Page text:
Gaeilge Mhanann Chomhráiteach (12)


Laa n’Ollick as Laa n’Ollck Beg

Lá Nollag a’s Lá Nollag Beag

Christmas Day and New Year Day

Row shiu rieau goll er y ‘Quaaltagh[1]?’

Robh siu riamh gol air a’ Comhaltach?’

Did you ever go on the ‘quaaltagh’?

Va dy jarroo, agh atreih!

Bha da dearbh, ach a truaigh[2]!

Yes indeed, but alas!

Cha nel ny Manninee cur monney geill da’n chenn chliaghtey nish

Chan eil na Manannaigh cur mona géill da’n tsean chleachta ’nois

The Manx people don’t pay much heed to the old customs now

Bleeantyn er-dy-henney[3], b’oayllagh[4] ny guillyn aegey goll er ny thieyn Oie’ll Voirrey as Laa ‘n Ollick Beg

Bliantan air-da-sheine, b’eólach na goillean éaga gol air na taigheann Oíche’l (i. oíche Fhéile) Mhoire as Lá Nollag Beag

Years ago, the young boys used to go (around) on the houses on Christmas Eve and New

Year’s Day

Ec y dorrys yinnagh peiagh aa-loayrt ny goan shoh: 

Aig a’ doras dhéanadh péachach a labhairt na gothan[5] seo:

At the door, (a person) one would recite these words:

Ollick ghennal[6] erriu[7] as blein feer vie

’Ollaig gheanail oraiu as bliain fíor mhaith

A Merry Xmas on ye, and a very good year

Seihll as slant da’n clane[8] lught-thie

Saol as sláint’ da’n c-slán[9] lucht taigh

Long life and health to the whole family

Bea as gennallys[10] eu bio[11] ry-cheilley

Beatha as geanaileas aiu bio re-chéile

Life and merriment living together

Shee as graih eddyr mraane as deiney

Síth as gráidh eadar mrán as daoine

“Peace and love ‘twixt women and men

Cooid as cowryn[12], stock as stoyr

Cuid as comharan, stoc as stór

Goods and wealth, stock and store

Palchey phuddase[13] as skeddan dy-liooar

Pailte phudás as scadán da leor

Plenty potatoes and herring enough

Arran as caashey, eeym as roayrt[14]

Aran as cáise, ím as reothart[15]

Bread and cheese, butter and beef

Baase myr lugh ayns uhllin ny soalt

Bás mar luch anns uileann na sabhalt

Death like a mouse in the corner of the barn

Cadley[16] sauchey[17] tra vees shiu ny Ihie

Cadla sáibhte tráth bhidheas siu na laighe

Sleeping safe when you’ll be in bed

As feeackle y jiargan[18] nagh bee dy mie

As fiacal a’ dearga(i)nn nach bidh da maith

And the tooth of the flea, may it not be good

Eisht veagh guilley lesh y kione dhoo cuirrit dy heet stiagh ayns y thie

Eist bheadh gille[19] leis a’ cionn[20] dubh cuirit da thíot ’steach anns a’ taigh

Then a dark-haired boy would be invited to enter the house

Va jough as greim dy vee currit da, yn chooid share v’oc ayns y thie

Bha deoch as greim da vee curait da, an chuid ’s fhearr bh’oc anns a’ taigh

Drink and a bite of food were given him, the best they had in the house

Tra v’ad giu[21], yiarragh y guilley

Tráth bh’ad guibhe, dhéaradh a’ gille

When they were drinking, the boy would say

Shoh slaynt as shee as eash dy vea, as maynrys son dy bragh

Seo sláint as síth as aois da bheatha, as meanras son da brách

Heres health and peace and age of life, and happiness for ever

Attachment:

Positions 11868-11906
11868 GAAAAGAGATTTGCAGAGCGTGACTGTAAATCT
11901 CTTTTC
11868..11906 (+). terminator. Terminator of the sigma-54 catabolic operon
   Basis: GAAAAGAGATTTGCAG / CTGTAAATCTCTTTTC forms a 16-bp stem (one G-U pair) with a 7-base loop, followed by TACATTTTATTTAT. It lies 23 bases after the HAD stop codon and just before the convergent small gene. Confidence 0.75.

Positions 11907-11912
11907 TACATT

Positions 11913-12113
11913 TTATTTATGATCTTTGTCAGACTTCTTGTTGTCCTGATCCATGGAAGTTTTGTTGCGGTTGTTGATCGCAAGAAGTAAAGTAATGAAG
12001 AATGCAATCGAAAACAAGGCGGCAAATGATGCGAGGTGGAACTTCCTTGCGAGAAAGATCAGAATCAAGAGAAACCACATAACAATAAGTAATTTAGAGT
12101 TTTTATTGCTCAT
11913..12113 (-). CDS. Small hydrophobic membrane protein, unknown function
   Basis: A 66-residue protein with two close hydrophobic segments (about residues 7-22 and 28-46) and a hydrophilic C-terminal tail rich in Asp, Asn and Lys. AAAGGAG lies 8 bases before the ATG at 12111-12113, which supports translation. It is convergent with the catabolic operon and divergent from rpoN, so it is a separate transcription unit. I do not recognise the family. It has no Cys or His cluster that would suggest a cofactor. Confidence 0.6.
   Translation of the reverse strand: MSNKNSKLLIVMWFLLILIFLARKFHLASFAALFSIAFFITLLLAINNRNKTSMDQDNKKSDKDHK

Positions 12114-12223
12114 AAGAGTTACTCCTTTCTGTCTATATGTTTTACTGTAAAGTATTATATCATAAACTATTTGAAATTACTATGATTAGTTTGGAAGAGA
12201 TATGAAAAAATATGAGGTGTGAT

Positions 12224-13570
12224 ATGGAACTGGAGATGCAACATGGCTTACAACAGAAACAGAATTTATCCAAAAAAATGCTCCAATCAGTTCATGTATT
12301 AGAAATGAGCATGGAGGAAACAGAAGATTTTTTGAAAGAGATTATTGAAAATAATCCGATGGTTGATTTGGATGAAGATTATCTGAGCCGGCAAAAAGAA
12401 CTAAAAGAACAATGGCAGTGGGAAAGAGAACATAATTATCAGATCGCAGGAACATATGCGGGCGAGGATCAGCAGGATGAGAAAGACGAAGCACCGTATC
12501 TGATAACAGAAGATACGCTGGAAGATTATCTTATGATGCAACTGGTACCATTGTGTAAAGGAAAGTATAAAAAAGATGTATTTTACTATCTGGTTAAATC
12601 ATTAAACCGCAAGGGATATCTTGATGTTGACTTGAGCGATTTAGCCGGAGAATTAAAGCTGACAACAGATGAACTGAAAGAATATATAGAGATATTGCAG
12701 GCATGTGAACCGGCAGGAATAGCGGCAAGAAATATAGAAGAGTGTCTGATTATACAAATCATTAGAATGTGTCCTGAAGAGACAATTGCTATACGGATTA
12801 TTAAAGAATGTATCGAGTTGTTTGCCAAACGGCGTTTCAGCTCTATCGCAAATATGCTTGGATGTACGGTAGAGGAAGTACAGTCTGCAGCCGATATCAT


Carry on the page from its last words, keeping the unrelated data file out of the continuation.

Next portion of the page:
[1]“THE first person who enters the house on New Year’s morning is called ” The Quaaltagh,” and it is a matter of considerable anxiety, particularly amongst the female portion of the household, that it should be a person of dark complexion, as a lighthaired male or a female is deemed unlucky (and a “agagh, a splay footed person, is considered as particularly so), to be the first-foot on that day, and many a plan is resorted to, in order to keep the unwelcome one outside, and many a sly peep is taken at the visitor, to ascertain if it is the desired one.” http://www.isle-of-man.com/manxnotebook/manxsoc/msvol16/p135.htm;

“quaaltagh (G comh-dhaltach) n. [kwæ:ltax] JBo, [kwaltʰax] DK ‘first-foot’” (Boderick, John Rhŷs and his Manx Gaelic notebooks of his visits to the Isle of Man (1886-1893)

[2]Deirtear mar ‘troigh’ nó ‘treigh’ é déanta na fírinne.

[3] Cf. GÉ ó shin; GA bho shin (Bunadas). 

[4] Cf. GÉ eolach (Bunadas). Neu-oayllagh ‘unacquainted’. neamh-eolach. (Broderick)

[5] Cf. Ir. ‘gothán’ – Broderick, George, “Prof. Sir John Rhŷs in the Isle of Man (1886–1893): linguistic material and texts”, in: Karl, Raimund, and Katharina Möller (eds), Proceedings of the second European Symposium in Celtic Studies: held at Prifysgol Bangor University from July 31st to August 3rd 2017, Hagen/Westfalen: curach bhán, 2018. 35–70.

[6] = GA geanail (Bunadas).

[7] = GÉ oraibh. 

[8] = GÉ slán, i. ‘<tslán’. 

[9] Admháin gur áit agus gránna fiú an litriú ‘c-slán’ do Ghaeilgeoirí na hÉireann, ach léiríonn sé an Ghaeilge Mhanann.

[10] “jollity, glee, joviality, jocularity, amiableness, cheerfulness, geniality, conviviality, mirth, chirpiness, bonhomie” (Online Manx Dictionary – OLMD).

[11] = GÉ beo. Is é [b´jo] an fuaimniú a léiríonn an litriú, ach b’fhéidir [bl´o:] agus [bljo:] freisin (Broderick 2016). 

[12] “chattel(s), belongings, riches, effects (OLMD). Cf. cowrey (ScG. comharradh) (Broderick: 2016). Cf. GÉ comhartha. “cowrey= a sign, mark, omen, emblem, and the plural is “cowraghyn” the form “cowryn” means emblems of prosperity, wealth (Notaí Juan Y Geill).

[13] Cuireann an focal seo an leagan ‘purdas’ i gcuimhin dom, focal a bhí ag seanduine nó beirt i ndeisceart an Dúin ag deireadh an 20ú Chéad. 

[14] “roayrt = the flood tide. hence a great flow of anything. Beef was

a great luxury in the hard times of long ago (Notaí Juan Y Geill).

[15] Cf. GÉ ‘rabharta’.

[16] = GÉ ‘codladh’.

[17] Cf. “(Ir. sá(i)bhte + -as) n. [sauʒəs], [sɔuʤəs] CK ‘safety’” (Broderick, 2016). 

[18] = GA ‘deargann’.

[19] Bheadh sé chomh maith céanna an litriú ‘giolla’ a úsáid. 

[20] = ceann.

[21] i. ag+ibhe. Cf. GÉ ‘ibhe’, GA ‘ibh’.

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